Scientific Method Unit 1 A Observation n Recognizing

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Scientific Method Unit 1 A

Scientific Method Unit 1 A

Observation n Recognizing or noting facts about a specific instance

Observation n Recognizing or noting facts about a specific instance

Hypothesis n n Proposed & testable explanation of the observation Example: n n Observation-

Hypothesis n n Proposed & testable explanation of the observation Example: n n Observation- When I hold my pen up and then let go, it falls to the floor Hypothesis- The floor and the pen are magnetically attracted to each other, therefore when the pen is free to move, it moves to the floor.

Experiment n A step by step, repeatable process for testing a hypothesis Independent variable:

Experiment n A step by step, repeatable process for testing a hypothesis Independent variable: what is being tested- YOU control this variable! n Dependent variable: what can change when the independent variable is changed n Control: variable that remains the same throughout the experiment n

Let’s try to identify the variables… n n n 1 - Patty Power Mr.

Let’s try to identify the variables… n n n 1 - Patty Power Mr. Krabbs wants to make Bikini Bottoms a nicer place to live. He has created a new sauce that he thinks will reduce the production of body gas associated with eating crabby patties from the Krusty Krab. He recruits 100 customers with a history of gas problems. He has 50 of them (Group A) eat crabby patties with the new sauce. The other 50 (Group B) eat crabby patties with sauce that looks just like new sauce but is really just mixture of mayonnaise and food coloring. Both groups were told that they were getting the sauce that would reduce gas production. Two hours after eating the crabby patties, 30 customers in group A reported having fewer gas problems and 8 customers in group B reported having fewer gas problems. Which people are in the control group? What is the independent variable? What is the dependent variable?

Data n Information gathered from an experiment Quantitative data: numbers and measurements n Qualitative

Data n Information gathered from an experiment Quantitative data: numbers and measurements n Qualitative data: describes the quality n

Accurate or Precise Data n Accurate data refers to how close a set of

Accurate or Precise Data n Accurate data refers to how close a set of data is to the correct or known value. n Precise data refers to how close a set of data points are to each other.

Accurate vs. Precise Data Trial # Mass (g) 1 17. 10 2 15. 00

Accurate vs. Precise Data Trial # Mass (g) 1 17. 10 2 15. 00 3 16. 76 4 15. 05 5 14. 98 6 15. 99 Known Value = 15. 02 g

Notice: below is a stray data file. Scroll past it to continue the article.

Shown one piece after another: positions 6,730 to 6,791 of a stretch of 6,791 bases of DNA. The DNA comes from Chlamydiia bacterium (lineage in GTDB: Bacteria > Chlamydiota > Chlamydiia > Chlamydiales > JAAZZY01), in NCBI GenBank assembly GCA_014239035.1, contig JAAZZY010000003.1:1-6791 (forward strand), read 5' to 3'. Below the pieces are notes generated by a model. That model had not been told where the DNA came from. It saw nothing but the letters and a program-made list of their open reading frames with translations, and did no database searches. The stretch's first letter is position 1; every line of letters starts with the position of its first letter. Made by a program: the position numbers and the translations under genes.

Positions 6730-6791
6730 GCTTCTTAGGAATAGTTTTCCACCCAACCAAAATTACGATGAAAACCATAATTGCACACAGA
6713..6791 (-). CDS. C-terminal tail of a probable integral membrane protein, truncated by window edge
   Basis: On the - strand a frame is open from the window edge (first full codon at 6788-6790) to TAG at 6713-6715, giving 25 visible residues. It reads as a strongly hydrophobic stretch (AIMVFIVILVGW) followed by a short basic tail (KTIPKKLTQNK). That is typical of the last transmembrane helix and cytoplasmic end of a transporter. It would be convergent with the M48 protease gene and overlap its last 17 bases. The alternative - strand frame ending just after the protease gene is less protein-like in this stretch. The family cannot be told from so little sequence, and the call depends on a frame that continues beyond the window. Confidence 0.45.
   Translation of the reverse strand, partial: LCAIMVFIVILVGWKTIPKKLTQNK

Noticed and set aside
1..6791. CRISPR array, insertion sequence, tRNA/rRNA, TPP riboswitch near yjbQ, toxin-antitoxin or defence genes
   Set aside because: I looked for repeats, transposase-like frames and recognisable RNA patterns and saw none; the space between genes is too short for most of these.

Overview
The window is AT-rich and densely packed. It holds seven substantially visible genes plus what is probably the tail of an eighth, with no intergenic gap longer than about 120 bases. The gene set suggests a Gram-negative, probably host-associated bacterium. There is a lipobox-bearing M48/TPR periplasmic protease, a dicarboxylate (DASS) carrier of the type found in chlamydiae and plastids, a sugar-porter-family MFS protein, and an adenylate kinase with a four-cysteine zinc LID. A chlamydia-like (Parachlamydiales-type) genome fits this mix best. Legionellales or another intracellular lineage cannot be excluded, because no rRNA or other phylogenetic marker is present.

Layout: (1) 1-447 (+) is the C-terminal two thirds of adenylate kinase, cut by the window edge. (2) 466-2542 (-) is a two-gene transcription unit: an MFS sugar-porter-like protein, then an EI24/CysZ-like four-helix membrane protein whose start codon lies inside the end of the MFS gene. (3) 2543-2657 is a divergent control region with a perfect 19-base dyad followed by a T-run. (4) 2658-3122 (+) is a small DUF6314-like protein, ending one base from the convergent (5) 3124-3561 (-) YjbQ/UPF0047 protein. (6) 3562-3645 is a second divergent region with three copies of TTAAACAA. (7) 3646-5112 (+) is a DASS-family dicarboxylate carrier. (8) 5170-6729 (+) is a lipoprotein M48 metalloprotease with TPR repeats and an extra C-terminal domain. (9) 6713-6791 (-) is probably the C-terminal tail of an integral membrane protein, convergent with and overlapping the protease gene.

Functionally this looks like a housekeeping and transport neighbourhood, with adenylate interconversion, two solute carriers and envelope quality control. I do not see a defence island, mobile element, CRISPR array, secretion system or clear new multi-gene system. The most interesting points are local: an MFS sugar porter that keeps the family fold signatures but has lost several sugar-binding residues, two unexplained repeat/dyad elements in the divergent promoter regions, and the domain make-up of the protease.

Error in the Lab n Human error – can occur when a person doesn’t

Error in the Lab n Human error – can occur when a person doesn’t measure substances correctly or makes a mathematical error.

Error in the Lab n Mechanical error – may be out of your control.

Error in the Lab n Mechanical error – may be out of your control. Sometimes equipment may not be calibrated correctly or is broken without you knowing it and it measures incorrectly.

Data Analysis – Graphing Guidelines n 1. Always give your graph a title in

Data Analysis – Graphing Guidelines n 1. Always give your graph a title in the following form: “The Dependence of (your dependent variable) on (your independent variable)”. n Ex. The Dependence of Reaction Rate on Temperature

n 2. The x-axis of a graph is always the independent variable & the

n 2. The x-axis of a graph is always the independent variable & the y-axis is the dependent variable. Always label your x and y axes and give units!

n 3. Always make a line graph! n Line graphs are better in science

n 3. Always make a line graph! n Line graphs are better in science because they tell you how one thing changes under the influence of some other variable!

n 4. Never, EVER, connect the dots on your graph! n n Why? When

n 4. Never, EVER, connect the dots on your graph! n n Why? When you do an experiment, you always screw something up. Yeah, you! It’s probably not a big mistake and is, frequently, not something you have a lot of control over. However, things can and do go wrong. As a result, experimental data never makes a nice, straight line. Instead, it makes a bunch of dots that seem to wiggle around a graph. This is normal! You’re best bet is to make a line or curve that follows the data as well as possible without actually connecting the dots. This shows the trend in the data, without depending too much on the noise created by error.

n 5. Make sure your data is graphed as large as possible in the

n 5. Make sure your data is graphed as large as possible in the space you’ve been given.

Example of a Bad Graph n n There's no title. What's it a graph

Example of a Bad Graph n n There's no title. What's it a graph of? Who knows? There are no labels on the x or y axis. What are those numbers? Who knows? There are no units on the x or y axis. Is this a graph of speed in miles per hour or a graph of temperature in Kelvins? Who can tell? Somebody played "connect the dots". This should be a nice straight line which goes through the points or a curve that tends to follow them.

A Good Graph!

A Good Graph!

Theory or Scientific Law n Theory n Explains why specific phenomena occur

Theory or Scientific Law n Theory n Explains why specific phenomena occur

n Scientific Law n Describes what happens when the phenomena occur

n Scientific Law n Describes what happens when the phenomena occur